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NHS Cyber Attack - There Are No Excuses


NHS Trusts still using Windows XP have been victims of a ransomware attack which has closed clinics and impacted patients - and it was entirely avoidable.

Microsoft flagged its Windows XP lifecycle dates early. Mainstream support ended in 2009, with extended support finishing in April 2014. These dates were known well in advance and yet 7% of computers remain on the 'dead' OS today. Far too many of them, apparently, within the NHS.

When the 2014 end of support date rolled around the UK Government entered a one year agreement to provide extended support for NHS Trusts who hadn't migrated to Windows 7 (despite seven years notice of the need to do so). This was an emergency measure to allow them to complete the transformation of their fleet.

It appears too many Trusts decided that lifecycle management of their IT estate wasn't worth the expenditure and did nothing. A decision which is now coming back to haunt them.

It appears there are also other PCs affected at Trusts which haven't been deploying Windows Security updates for later operating systems - Microsoft patched this exposure in March - another example of extremely poor management of IT estates.

Those responsible for IT in the Trusts affected need to answer for their actions. In many cases the decisions made will have been against the advice of those employed in the management of IT. At the very least each Trust should be able to show how it assessed the risks of retaining out of date Windows versions, who was responsible for accepting the risk and whether that was an appropriate decision.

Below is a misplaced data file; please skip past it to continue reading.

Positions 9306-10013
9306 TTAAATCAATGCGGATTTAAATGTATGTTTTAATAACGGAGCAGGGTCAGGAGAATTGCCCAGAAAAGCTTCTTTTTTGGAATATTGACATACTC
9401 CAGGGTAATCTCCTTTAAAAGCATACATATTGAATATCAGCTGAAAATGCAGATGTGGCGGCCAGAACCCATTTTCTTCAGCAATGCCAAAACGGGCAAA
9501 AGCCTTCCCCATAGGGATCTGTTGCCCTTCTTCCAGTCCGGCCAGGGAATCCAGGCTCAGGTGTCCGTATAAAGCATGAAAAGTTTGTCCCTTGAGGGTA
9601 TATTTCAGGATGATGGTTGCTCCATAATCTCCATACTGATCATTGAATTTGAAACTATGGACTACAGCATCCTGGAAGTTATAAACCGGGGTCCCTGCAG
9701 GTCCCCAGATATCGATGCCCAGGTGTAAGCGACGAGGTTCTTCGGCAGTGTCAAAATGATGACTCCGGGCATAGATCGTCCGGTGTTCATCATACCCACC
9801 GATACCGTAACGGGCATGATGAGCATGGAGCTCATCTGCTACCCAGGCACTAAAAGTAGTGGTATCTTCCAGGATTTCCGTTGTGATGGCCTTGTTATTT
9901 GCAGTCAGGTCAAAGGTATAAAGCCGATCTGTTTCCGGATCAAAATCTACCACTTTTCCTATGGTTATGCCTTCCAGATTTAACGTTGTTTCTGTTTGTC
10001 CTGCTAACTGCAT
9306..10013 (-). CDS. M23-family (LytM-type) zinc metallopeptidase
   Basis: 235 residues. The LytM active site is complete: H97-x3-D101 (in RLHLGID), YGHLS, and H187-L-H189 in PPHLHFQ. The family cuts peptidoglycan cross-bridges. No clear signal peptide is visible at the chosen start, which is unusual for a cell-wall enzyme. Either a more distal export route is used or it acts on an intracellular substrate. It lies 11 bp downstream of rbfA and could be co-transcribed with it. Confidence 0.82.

This dramatic, headline grabbing and, above all, confidence shaking event should not be allowed to pass without those responsible being appropriately disciplined.

For now though, the focus needs to be on clean up. Individual machines will need to be wiped and restored - but hopefully not back onto XP. For most Trusts that will be sufficient to resolve this issue - barring the loss of any files stored locally on affected PCs.

For others though this may go further, with Windows Server 2003 vulnerable to the same problem - and support for that product having ended two years ago. If roaming profiles, network storage and application data is stored on WS2003 boxes there's a far bigger clean up operation in prospect.

Bad publicity is the last thing the NHS needs now, with an election upcoming and the imminent fight for its very existence looming large. Hard to think how this could come at a worse time.

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